Traditional classroom teaching methods (colloquially: Death by Powerpoint) never worked for all students, but in the current socially distanced paradigm they just plain suck. If you're tired of listening to lectures via Zoom, doing isolated assignments without a context, and cramming for multiple choice final exams, this is the talk for you. Over the last decade Rotem Guttman has been developing radically different methods for teaching cybersecurity skills. We'll be discussing Dr. Diabolicov's attempts as world domination, Richard T. Ater's banana republic's opsec woes, remotely controlled robot droids fanning out over a city during the President's Cup Cybersecurity Competition…and maybe even play a board game together.
Rotem Guttman is a senior cybersecurity and ludological education techniques researcher at the Software Engineering Institute. Rotem is a graduate of Carnegie Mellon's Information Networking Institute, and has spent nearly a decade working on improving training and education in the area of cybersecurity as a member of the Cyber Workforce Development division. His research focuses on leveraging non-traditional methods to teach cybersecurity to a broad variety of audiences. From designing board games for middle-school students to creating video games that allow teams of infantry to experience a coordinated cyber and kinetic fight, to designing unique cyber escape room experiences for elite cybersecurity practitioners across the federal workforce, Rotem enjoys exploring the limits of what learning can be, and how to push past lectures and powerpoint slide decks to reach students wherever they may be.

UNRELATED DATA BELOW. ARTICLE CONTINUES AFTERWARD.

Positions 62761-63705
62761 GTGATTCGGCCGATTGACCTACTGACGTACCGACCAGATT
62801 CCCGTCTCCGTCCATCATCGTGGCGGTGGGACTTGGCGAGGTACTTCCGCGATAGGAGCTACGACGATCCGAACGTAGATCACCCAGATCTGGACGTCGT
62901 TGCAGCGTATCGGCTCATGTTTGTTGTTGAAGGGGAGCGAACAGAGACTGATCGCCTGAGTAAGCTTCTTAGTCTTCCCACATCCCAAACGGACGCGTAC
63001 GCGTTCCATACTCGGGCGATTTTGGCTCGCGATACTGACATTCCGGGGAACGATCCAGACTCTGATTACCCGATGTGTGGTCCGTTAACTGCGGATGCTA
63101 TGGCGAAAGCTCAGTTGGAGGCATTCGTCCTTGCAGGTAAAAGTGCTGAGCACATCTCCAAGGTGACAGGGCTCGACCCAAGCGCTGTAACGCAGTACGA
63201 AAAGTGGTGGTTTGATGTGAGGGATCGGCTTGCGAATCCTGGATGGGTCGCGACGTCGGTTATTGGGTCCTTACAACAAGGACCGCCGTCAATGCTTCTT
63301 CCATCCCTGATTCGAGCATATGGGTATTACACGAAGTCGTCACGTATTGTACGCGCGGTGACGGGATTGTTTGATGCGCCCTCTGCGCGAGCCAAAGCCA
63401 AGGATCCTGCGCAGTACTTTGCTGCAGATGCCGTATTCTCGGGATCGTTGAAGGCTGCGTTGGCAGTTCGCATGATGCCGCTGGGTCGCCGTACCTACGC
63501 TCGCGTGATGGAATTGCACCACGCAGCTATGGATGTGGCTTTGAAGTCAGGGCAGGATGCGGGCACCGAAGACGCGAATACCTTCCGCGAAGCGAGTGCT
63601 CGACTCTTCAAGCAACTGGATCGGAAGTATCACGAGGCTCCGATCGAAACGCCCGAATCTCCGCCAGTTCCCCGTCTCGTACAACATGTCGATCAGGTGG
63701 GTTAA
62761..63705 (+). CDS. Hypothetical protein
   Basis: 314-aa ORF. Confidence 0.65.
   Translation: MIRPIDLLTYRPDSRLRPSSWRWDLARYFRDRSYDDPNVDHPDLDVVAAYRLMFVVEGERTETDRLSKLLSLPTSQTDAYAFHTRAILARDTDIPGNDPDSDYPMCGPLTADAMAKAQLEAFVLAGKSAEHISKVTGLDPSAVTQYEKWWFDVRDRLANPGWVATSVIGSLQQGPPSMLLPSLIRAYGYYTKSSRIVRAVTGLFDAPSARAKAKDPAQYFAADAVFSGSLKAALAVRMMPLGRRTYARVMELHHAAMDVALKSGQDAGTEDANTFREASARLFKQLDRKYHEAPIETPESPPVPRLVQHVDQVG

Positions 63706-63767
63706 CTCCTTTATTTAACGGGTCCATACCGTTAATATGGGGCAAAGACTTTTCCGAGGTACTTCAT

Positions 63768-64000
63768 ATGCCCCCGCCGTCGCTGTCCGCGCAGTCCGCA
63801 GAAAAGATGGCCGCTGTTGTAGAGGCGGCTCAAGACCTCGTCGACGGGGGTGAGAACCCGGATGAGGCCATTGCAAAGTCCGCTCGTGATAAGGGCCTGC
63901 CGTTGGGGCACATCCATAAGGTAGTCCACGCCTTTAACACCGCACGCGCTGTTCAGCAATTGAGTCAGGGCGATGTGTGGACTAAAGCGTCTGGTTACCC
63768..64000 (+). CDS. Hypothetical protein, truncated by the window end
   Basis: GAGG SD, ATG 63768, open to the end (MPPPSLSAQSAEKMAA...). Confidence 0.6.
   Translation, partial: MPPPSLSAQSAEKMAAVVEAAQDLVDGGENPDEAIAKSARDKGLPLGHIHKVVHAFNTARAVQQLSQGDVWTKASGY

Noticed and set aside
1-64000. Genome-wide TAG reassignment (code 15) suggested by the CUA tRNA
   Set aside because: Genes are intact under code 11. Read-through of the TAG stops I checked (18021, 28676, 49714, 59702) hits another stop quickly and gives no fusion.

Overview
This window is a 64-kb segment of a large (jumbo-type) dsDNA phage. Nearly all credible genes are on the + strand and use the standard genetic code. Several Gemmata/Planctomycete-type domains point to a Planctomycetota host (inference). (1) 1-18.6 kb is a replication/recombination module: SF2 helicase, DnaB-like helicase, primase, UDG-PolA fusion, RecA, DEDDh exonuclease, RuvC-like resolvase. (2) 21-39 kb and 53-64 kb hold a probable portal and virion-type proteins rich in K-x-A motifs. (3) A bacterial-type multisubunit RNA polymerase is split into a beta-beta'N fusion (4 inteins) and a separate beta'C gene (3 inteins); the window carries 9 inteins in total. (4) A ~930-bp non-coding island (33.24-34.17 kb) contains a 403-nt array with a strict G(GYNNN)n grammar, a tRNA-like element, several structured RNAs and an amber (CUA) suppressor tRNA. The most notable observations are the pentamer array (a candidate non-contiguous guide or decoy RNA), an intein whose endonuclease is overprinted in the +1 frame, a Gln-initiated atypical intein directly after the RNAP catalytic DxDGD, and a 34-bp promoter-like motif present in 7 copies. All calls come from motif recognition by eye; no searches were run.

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Faculty Host: Kathleen Carley